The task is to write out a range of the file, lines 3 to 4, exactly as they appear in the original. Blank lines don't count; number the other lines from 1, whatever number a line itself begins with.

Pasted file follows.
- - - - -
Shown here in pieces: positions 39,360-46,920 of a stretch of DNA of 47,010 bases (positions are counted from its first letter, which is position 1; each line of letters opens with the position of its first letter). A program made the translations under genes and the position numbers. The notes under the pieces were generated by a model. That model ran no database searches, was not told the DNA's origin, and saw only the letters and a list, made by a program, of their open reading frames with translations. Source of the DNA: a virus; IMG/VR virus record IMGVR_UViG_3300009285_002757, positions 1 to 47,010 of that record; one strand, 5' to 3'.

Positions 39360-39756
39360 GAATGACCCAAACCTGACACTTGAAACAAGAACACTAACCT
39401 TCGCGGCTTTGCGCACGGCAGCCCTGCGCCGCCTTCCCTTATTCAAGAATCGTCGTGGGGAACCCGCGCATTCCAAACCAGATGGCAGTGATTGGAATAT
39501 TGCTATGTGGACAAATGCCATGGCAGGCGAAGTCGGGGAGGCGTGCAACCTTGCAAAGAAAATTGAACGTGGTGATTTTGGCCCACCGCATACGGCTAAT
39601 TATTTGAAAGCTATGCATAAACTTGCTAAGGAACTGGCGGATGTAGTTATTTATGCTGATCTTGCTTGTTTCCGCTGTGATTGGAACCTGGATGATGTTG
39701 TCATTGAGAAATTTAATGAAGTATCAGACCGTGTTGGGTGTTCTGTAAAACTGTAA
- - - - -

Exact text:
39360 GAATGACCCAAACCTGACACTTGAAACAAGAACACTAACCT
39401 TCGCGGCTTTGCGCACGGCAGCCCTGCGCCGCCTTCCCTTATTCAAGAATCGTCGTGGGGAACCCGCGCATTCCAAACCAGATGGCAGTGATTGGAATAT